The Herald Bulletin

ANDERSON, Ind. (AP) _ Bowling, like golf, is undergoing a change in who plays and how many people play. Some bowling alleys have closed down, bowling leagues have shrunk and alleys still in business have added other attractions to try to bring in more people.

Cooper’s Sport Bowl, now Championship Lanes, is under control of a new owner, David Small, who is creating a bowling empire of sorts with lanes in Anderson, Noblesville, Kokomo, South Bend and Fort Wayne. Championship Lanes had been under one family for 50 years before being sold to Small.

Whether they sell or soldier on, bowling alley owners are faced with the reality that the industry has changed. No one knows this better than Barry Ellis, who has owned Norwood Bowl in Alexandria for 37 years.

“It has definitely changed,” Ellis said. “It’s become more socialized. It used to be everyone was in a league and it was competitive. Now people come to play on a team and hang out with their friends.”

Instead of intense team bowling two or three times a week, Ellis said leagues are usually one night a week and offer couples a chance to hang out with friends and get a break from the children as much as anything.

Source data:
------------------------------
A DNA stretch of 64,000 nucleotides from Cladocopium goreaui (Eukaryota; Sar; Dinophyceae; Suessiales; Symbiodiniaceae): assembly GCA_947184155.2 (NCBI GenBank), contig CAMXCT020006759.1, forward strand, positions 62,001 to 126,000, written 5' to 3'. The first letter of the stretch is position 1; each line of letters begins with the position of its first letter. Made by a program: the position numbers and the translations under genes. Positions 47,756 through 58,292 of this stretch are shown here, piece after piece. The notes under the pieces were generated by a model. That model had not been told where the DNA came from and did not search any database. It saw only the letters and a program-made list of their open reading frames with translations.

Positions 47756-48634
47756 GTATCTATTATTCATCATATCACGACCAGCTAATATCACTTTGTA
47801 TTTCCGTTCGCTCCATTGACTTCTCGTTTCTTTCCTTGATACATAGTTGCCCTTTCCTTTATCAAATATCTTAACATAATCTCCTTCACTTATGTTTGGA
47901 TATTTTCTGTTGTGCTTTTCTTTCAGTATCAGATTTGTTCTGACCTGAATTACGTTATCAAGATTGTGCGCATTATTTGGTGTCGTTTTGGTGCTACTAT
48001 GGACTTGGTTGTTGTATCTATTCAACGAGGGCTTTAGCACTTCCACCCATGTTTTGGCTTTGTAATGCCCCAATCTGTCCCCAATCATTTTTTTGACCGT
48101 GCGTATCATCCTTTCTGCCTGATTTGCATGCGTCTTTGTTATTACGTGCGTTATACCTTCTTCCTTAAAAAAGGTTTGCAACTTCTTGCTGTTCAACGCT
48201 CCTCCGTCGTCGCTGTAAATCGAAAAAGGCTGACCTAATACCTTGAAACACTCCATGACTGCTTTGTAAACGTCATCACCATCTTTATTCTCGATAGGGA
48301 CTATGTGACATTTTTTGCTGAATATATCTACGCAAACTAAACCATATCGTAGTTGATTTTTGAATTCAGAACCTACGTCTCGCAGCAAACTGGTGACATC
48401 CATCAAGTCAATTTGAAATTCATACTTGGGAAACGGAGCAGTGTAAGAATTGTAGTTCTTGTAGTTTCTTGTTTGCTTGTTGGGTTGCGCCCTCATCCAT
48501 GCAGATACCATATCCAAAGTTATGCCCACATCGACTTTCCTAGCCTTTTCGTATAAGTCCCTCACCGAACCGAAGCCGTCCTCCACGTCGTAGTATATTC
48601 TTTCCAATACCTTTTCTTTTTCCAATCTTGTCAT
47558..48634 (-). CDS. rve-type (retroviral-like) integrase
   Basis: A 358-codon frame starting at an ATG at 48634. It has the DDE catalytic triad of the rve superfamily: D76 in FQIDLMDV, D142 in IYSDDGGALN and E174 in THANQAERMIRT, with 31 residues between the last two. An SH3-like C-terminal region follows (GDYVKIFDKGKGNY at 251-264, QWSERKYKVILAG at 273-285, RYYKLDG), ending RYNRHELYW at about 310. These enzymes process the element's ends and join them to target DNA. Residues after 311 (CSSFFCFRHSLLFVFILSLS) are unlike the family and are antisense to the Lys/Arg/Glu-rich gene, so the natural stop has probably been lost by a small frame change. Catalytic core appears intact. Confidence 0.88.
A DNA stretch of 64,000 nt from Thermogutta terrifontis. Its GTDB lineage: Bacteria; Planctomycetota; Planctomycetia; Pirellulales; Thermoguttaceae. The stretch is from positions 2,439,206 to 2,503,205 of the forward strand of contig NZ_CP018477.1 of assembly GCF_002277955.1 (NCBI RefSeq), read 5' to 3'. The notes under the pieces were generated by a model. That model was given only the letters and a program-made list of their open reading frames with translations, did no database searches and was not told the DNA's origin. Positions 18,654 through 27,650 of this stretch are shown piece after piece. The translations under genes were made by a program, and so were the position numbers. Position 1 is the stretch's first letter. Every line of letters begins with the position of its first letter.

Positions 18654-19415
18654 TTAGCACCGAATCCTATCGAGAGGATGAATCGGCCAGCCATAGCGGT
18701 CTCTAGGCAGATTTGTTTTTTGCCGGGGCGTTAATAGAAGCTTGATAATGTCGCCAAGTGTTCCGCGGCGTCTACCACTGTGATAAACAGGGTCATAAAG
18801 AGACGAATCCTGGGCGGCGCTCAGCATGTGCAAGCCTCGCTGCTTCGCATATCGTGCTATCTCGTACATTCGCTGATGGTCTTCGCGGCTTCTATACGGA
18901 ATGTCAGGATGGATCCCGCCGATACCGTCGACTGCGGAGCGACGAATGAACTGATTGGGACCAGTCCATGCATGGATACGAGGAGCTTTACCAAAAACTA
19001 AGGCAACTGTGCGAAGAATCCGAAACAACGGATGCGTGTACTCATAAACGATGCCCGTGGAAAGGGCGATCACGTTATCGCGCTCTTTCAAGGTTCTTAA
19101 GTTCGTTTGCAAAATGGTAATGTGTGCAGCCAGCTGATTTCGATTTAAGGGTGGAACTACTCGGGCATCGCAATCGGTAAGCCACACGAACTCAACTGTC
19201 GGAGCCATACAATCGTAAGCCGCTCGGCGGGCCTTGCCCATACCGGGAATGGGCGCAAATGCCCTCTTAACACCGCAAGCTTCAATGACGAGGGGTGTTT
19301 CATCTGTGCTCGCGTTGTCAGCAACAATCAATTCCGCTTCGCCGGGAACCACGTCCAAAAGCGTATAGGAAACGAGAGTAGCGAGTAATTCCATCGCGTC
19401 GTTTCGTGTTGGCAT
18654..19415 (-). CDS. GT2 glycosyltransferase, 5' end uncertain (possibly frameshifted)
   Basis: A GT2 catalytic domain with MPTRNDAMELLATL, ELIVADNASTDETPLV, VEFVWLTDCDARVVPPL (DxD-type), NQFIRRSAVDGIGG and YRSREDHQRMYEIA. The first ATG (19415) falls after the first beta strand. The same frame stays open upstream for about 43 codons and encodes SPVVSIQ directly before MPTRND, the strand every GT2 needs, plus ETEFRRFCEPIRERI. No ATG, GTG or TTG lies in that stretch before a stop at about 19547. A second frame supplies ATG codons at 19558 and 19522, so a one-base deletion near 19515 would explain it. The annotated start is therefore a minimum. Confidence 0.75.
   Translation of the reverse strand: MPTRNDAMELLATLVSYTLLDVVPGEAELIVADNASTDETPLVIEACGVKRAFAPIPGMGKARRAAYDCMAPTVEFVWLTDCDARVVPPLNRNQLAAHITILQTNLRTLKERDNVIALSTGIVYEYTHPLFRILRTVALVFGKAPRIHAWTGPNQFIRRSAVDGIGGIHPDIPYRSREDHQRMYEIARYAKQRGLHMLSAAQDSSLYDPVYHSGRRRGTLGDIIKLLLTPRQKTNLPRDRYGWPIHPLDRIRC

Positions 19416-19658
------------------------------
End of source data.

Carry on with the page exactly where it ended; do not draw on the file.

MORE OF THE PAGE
Lanes are now more than just a place for bowling. Many have added other attractions, from restaurants to arcades, to try to bring in as many people as possible. Ellis said he’s heard of bowling alleys adding even more extravagant items like a putt-putt golf course or volleyball courts.

“Business is really bad for bowling in the summer,” he said. “So some places try anything they can to get people to come out.”

Cooper’s Stardust Bowl, now Bowl 32, in Noblesville is one that has tried to add as much as possible, including an indoor, glow-in-the-dark putt-putt course.

Everything is part of a trend to try to attract a younger crowd to bowling. A recent article by USA Today found bowling was becoming much more of a white-collar sport as opposed to 20-30 years ago. Older alleys are on the way out as newer, modern facilities come in.

But some, like Norwood Bowl, continue to chug on. Ellis laughed when asked why he’s managed to make it almost 30 years as owner.

“I’m not really sure,” Ellis said. “I try to be nice to people and treat them fairly. They seem to keep coming back.”

The real trick for bowling alleys is bringing in younger people. Ellis said the majority of his league members are middle-aged or older. People with more set schedules, as he put it. He said young people come in but it’s unpredictable.

“Young people have a lot going on these days,” Ellis said. “They’ll come in every now and then but it’s hard to tell when.”